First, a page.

A Qualitative Analysis of Lung Cancer Screening Practices by Primary Care Physicians

Susan Henderson; Amy DeGroff; Thomas B. Richards; Julia Kish-Doto; Cindy Soloe; Christina Heminger; Elizabeth Rohan

Disclosures

J Community Health. 2011;36(6):949-956. 

In This Article

Results

Physicians represented a range of practice settings, locations, and ages (Table 2). The majority of physicians were white male internists who practiced in a city with fewer than 500,000 people (Table 2). The results of our analyses indicated that seven factors influenced these physicians' decision whether to screen patients for lung cancer (Fig. 1). We describe each factor in detail below.

Figure 1.

Factors that influence physicians' decisions to order lung cancer screening

Perceived Effectiveness of Chest X-Rays and CT Scans for Lung Cancer Screening

Overall, physicians viewed CXR as an outdated and insensitive modality for lung cancer screening. While physicians reported using CXR to diagnose shortness of breath, persistent cough, and chest pain, most were aware that it lacks efficacy for lung cancer screening. Some physicians perceived CT scans as very efficacious in detecting small nodules in the lungs, yet participants had varying perceptions of its effectiveness as a screening test. Benefits and harms reported by physicians for CXR and CT scans are summarized in Table 3. Not all participants differentiated between the use of these procedures as screening tests (i.e., to detect disease in asymptomatic patients) and their use as diagnostic tests (i.e., to investigate symptoms). Their confusion regarding this terminology is reflected in the quote below:

… we picked up [a lung nodule] when I was getting a chest x-ray to screen for [diagnose] pneumonia on somebody and it showed the un-calcified nodule.

Physicians' Attitude Toward Clinical Guidelines or Recommendations Related to Lung Cancer Screening

One of the factors affecting physicians' decision to screen was their attitude toward clinical recommendations that address lung cancer screening. Although a few physicians were unaware of such recommendations, most, when asked, identified those published by the USPSTF and ACS. Among participants, two disparate views on lung cancer screening recommendations emerged. Some physicians used the lung cancer screening recommendations to direct their practices, while others used them to inform their decision-making but were not constrained by them. One of the reasons given for not following the recommendations consistently was the incorrect perception that the recommendations are based on a consensus of physicians' opinions rather than on actual evidence of their effectiveness. The following two comments illustrate the opposing ways in which focus group participants viewed the screening recommendations.

The federal government spends a tremendous amount of money in studying and publishing guidelines, which I use and which we're supposed to use, in trying to figure these things [whether to screen for lung cancer] out. It's called the United States Preventive Medicine [Services] Task Force and they come up with [recommendations for] routine screenings. Lung x-ray is not one of them.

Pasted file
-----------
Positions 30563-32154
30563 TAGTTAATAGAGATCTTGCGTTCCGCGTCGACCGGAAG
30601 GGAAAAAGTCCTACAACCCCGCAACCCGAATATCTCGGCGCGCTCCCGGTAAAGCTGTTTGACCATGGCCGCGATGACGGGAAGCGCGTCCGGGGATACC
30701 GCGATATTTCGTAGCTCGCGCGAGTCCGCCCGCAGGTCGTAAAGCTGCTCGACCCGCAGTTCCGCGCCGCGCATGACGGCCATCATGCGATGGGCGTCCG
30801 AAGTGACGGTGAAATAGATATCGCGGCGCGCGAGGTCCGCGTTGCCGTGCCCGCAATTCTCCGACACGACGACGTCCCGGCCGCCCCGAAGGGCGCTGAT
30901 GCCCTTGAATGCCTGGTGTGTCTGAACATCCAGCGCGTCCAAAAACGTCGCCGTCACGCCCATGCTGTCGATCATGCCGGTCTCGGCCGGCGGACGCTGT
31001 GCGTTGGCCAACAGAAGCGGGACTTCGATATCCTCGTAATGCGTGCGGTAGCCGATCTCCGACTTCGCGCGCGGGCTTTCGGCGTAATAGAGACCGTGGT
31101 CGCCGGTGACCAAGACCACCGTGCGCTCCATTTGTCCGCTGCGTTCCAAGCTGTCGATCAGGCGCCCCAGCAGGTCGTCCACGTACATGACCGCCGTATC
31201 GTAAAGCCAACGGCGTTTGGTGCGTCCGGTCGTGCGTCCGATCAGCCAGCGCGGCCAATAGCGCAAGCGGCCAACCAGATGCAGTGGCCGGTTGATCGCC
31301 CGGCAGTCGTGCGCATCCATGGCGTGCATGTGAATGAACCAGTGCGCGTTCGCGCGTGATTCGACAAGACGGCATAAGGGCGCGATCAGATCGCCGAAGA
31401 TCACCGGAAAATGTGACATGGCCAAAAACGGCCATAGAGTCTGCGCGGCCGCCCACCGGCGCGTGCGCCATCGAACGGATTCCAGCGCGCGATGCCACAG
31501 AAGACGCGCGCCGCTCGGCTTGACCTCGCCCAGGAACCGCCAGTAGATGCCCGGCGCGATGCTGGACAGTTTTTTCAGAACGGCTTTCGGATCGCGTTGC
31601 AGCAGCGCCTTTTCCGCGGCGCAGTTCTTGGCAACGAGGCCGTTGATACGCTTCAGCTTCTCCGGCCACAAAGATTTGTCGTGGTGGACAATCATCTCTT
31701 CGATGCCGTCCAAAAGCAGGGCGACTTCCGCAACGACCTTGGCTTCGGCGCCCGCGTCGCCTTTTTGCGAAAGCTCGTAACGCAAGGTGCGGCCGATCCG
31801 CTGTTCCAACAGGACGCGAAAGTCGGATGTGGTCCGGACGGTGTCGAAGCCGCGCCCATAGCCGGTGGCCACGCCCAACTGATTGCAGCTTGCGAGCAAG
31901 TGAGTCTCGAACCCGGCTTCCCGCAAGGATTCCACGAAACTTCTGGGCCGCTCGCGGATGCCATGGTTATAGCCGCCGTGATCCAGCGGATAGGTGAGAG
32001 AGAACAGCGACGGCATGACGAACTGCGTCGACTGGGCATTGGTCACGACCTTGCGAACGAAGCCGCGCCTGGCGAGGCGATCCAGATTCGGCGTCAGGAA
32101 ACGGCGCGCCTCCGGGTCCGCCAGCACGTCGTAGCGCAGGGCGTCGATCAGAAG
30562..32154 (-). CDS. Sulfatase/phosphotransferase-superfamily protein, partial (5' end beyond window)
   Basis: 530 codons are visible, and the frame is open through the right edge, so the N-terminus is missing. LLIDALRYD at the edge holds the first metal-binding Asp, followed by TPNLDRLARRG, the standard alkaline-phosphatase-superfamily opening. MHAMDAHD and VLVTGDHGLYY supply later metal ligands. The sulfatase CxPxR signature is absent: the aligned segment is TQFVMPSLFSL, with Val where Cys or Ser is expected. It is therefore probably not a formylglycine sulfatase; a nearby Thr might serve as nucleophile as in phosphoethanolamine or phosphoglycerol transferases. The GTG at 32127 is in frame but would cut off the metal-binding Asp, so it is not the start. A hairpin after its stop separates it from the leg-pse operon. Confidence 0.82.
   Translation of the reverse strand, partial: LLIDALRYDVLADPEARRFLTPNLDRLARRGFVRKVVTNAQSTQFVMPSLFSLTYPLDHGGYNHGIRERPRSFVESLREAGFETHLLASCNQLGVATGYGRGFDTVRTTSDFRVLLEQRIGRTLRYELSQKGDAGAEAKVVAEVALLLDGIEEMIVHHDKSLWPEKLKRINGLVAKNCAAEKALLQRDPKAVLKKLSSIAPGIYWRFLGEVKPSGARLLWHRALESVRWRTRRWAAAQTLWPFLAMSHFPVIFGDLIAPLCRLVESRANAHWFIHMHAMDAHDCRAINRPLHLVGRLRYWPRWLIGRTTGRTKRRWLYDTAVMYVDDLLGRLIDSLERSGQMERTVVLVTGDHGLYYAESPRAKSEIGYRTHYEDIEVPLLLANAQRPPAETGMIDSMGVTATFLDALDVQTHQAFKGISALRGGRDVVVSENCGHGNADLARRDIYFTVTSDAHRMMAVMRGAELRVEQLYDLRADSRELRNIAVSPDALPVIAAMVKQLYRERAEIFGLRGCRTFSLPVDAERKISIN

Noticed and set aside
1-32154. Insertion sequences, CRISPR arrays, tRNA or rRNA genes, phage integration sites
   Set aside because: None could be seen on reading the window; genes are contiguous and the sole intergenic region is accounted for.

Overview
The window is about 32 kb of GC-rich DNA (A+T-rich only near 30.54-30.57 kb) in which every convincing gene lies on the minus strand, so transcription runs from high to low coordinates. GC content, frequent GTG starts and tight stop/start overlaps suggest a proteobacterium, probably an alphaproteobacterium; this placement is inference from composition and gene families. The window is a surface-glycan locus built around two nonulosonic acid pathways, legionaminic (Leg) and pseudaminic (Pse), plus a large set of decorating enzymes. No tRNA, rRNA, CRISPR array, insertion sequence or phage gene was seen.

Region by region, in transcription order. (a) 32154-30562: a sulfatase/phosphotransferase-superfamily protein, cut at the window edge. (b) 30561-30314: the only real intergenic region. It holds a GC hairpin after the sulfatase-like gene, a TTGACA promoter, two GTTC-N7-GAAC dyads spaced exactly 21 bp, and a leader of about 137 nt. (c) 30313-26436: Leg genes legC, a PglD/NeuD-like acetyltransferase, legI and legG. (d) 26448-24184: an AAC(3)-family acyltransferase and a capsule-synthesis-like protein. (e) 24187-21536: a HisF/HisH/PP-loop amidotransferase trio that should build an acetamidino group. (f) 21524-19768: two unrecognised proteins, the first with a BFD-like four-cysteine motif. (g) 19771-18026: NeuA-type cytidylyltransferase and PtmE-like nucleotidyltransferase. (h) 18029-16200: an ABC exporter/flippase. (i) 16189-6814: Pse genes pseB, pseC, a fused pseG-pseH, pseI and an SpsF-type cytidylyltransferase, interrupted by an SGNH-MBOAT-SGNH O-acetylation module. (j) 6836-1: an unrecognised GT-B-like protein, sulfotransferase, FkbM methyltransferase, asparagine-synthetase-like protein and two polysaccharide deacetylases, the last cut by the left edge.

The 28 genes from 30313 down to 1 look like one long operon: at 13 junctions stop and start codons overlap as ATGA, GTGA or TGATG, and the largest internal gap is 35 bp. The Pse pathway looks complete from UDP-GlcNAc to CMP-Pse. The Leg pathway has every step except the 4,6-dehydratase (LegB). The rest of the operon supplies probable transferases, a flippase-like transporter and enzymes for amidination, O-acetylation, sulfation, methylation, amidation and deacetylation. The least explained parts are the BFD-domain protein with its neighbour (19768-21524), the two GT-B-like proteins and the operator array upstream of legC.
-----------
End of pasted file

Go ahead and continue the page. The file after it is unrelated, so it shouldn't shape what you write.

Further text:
However, the comments of another physician represent the opposing view:

You have to kind of break it down and think about it and remember, guidelines are guidelines. They're not law…I would really find it hard to say that an attorney could win a case saying that you didn't follow a guideline when it's very much that. It's a guideline. It's not saying it has to be this way or that way.

Physicians' Practice Experience

Focus group members who had observed adverse affects on patients who underwent diagnostic tests of what turned out to be benign lesions identified during lung cancer screening often held negative views about the utility of using chest X-rays and CT scans for such screening. As one physician holding such views stated:

…you get a lot of false positives… as [has] previously been mentioned, if you're doing CAT scans. And people wind up getting a lot of procedures with pretty significant morbidity/mortality for benign lesions. We don't really have good evidence-based medicine that says we're helping folks and, certainly, there's some pretty good evidence from the increased procedures that we hurt a lot of people.

Overall, the more experienced physicians were, the less likely they were to support lung cancer screening. One veteran physician described his experiences with lung cancer screening as follows:

I used to [screen for lung cancer with chest x-ray]…after getting so many false positives and then going through a whole bunch of CT scans…I really haven't had any [true] positive[s] and I've been in practice 19 years.

Physicians' Perception of Their Patients Risk for Lung Cancer

Although most physicians' reported that their decisions about screening patients for lung cancer were influenced by their perceptions of their patients' risk for lung cancer, how they determined that risk varied substantially. While family history, immune-compromised status, personal history of cancer, exposure to secondhand smoke, and pre-existing pulmonary disease (emphysema) were all cited by some physicians as being risk factors for lung cancer, smoking was the factor cited most often. One participant quipped, "it's cigarettes, cigarettes, cigarettes." A history of heavy cigarette smoking was defined by most participants as a history of smoking at least a pack a day for 20–40 years. Environmental risks such as exposure to asbestos, radon, and silica were also considered risk factors by many participants. As one physician said, "if [people have] worked in coal mines and other environments or occupations that put them at risk for inhalation of fumes, [such as] auto mechanics, [working at] gas stations…[this] put[s] them at more risk…